Danish Prime Minister Mette Frederiksen is vaccinated against covid-19, in Copenhagen, Denmark, Friday, June 4, 2021.
Philip Davali/Philip Davali
After 548 days of restrictions to limit the spread of COVID-19, Denmark’s high vaccination rate has enabled the Scandinavian country to become one of the first European Union nations to lift all domestic health measures.
The return to normality has been gradual, but as of Friday, the digital pass – proof of having been vaccinated – is no longer required when entering nightclubs, making it the last virus safeguard to fall.
More than 80% of the Danish population above the age of 12 has had the two shots.
“Denmark is lifting the restrictions because the vaccine rollout has been very successful,” said Jens Lundgren, Professor of Viral Diseases, Copenhagen University Hospital.
“As a consequence, we have the pandemic under control in this country and can therefore handle whatever remaining of those who still get infected within the frameworks of our hospital system.”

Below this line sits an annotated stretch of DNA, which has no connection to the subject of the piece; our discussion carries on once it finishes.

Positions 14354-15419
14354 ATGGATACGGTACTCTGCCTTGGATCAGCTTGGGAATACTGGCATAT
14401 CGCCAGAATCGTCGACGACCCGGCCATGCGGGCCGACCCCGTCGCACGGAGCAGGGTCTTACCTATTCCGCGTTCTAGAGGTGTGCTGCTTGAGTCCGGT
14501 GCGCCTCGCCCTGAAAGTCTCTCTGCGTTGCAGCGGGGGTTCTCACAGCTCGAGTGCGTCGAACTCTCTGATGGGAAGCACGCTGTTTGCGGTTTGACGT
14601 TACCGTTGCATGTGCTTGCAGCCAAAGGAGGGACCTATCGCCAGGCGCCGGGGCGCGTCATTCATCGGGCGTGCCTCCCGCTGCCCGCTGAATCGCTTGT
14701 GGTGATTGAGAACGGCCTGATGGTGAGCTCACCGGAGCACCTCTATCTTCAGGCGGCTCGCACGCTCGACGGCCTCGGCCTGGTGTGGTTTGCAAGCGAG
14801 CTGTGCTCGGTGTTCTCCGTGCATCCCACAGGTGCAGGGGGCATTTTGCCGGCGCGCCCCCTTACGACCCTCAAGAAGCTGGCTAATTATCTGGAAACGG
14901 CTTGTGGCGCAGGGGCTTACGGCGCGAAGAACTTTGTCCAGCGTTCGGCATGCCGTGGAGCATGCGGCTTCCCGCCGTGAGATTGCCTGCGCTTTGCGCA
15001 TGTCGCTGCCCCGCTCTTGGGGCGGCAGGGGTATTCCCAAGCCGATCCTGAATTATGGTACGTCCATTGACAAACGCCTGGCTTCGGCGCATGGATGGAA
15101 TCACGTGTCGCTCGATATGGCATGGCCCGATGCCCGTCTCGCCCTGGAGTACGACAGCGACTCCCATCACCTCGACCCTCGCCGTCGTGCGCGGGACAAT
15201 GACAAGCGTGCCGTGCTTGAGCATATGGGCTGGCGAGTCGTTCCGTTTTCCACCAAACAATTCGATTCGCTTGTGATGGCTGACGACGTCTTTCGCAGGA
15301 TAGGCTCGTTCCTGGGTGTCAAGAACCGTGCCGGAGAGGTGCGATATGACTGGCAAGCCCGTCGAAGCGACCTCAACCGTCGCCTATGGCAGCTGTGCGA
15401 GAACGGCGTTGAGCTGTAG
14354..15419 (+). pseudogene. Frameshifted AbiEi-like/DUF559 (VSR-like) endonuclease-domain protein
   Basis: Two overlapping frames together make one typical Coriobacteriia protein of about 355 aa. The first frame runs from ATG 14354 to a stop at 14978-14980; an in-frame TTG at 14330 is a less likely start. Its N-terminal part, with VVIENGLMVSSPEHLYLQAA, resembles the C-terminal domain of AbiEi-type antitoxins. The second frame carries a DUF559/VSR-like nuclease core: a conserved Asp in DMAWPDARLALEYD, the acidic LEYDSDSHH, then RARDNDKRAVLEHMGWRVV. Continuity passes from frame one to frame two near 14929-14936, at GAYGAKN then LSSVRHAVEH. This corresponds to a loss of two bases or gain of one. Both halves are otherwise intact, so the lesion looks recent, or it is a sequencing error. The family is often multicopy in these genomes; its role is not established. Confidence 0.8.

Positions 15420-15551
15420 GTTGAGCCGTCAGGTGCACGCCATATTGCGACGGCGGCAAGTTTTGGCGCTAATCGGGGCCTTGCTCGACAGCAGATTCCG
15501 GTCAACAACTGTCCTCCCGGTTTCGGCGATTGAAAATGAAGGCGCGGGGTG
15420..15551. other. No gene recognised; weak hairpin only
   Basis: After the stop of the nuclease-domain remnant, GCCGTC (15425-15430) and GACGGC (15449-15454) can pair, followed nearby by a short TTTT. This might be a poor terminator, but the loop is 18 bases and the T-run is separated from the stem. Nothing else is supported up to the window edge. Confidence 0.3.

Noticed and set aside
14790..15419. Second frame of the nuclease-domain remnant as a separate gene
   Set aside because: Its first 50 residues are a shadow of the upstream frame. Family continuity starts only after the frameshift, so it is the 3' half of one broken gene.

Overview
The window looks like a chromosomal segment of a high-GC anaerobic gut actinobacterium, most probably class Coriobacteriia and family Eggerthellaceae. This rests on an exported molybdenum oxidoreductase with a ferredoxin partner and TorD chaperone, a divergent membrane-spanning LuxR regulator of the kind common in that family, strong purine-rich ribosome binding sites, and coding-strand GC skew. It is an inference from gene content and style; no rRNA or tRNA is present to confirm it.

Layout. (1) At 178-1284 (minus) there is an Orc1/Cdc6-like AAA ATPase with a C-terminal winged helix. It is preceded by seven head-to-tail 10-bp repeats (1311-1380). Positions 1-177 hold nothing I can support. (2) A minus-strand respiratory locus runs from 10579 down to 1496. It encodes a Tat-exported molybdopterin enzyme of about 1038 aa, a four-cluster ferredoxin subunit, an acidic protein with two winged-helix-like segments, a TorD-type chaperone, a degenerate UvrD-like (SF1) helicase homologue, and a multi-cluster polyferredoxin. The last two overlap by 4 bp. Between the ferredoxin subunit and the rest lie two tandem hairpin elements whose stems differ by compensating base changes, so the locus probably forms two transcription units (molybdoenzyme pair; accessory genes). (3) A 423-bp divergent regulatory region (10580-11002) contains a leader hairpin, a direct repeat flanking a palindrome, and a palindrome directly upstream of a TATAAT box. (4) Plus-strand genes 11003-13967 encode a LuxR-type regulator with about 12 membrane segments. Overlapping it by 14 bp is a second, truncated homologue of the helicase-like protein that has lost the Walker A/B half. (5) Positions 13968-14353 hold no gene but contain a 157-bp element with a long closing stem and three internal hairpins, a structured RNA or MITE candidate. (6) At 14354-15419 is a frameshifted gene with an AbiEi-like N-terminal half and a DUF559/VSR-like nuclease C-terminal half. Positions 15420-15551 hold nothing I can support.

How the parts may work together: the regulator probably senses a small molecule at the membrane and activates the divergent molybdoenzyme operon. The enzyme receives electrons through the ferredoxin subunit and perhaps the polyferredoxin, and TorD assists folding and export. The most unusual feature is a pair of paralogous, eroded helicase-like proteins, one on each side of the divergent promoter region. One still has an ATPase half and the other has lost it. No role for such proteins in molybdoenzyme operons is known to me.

As of midnight, the Danish government no longer considers COVID-19 “a socially critical disease.”
In late August, Health Minister Magnus Heunicke said the epidemic was under control but warned the government will act as needed if the situation deteriorates.
Since August 14, a face mask on public transportation is no longer mandatory.
On September 1st, nightclubs reopened, limits on public gatherings were removed and it was no longer mandatory to show the pass when one wanted to be seated inside restaurants, or go to football games, fitness centres or hairdressers.
However, the face mask or shield is still mandatory at airports and people are advised to wear one when at the doctor’s, test centres or hospitals.
Distancing is still recommended and strict entry restrictions apply for foreigners at the borders.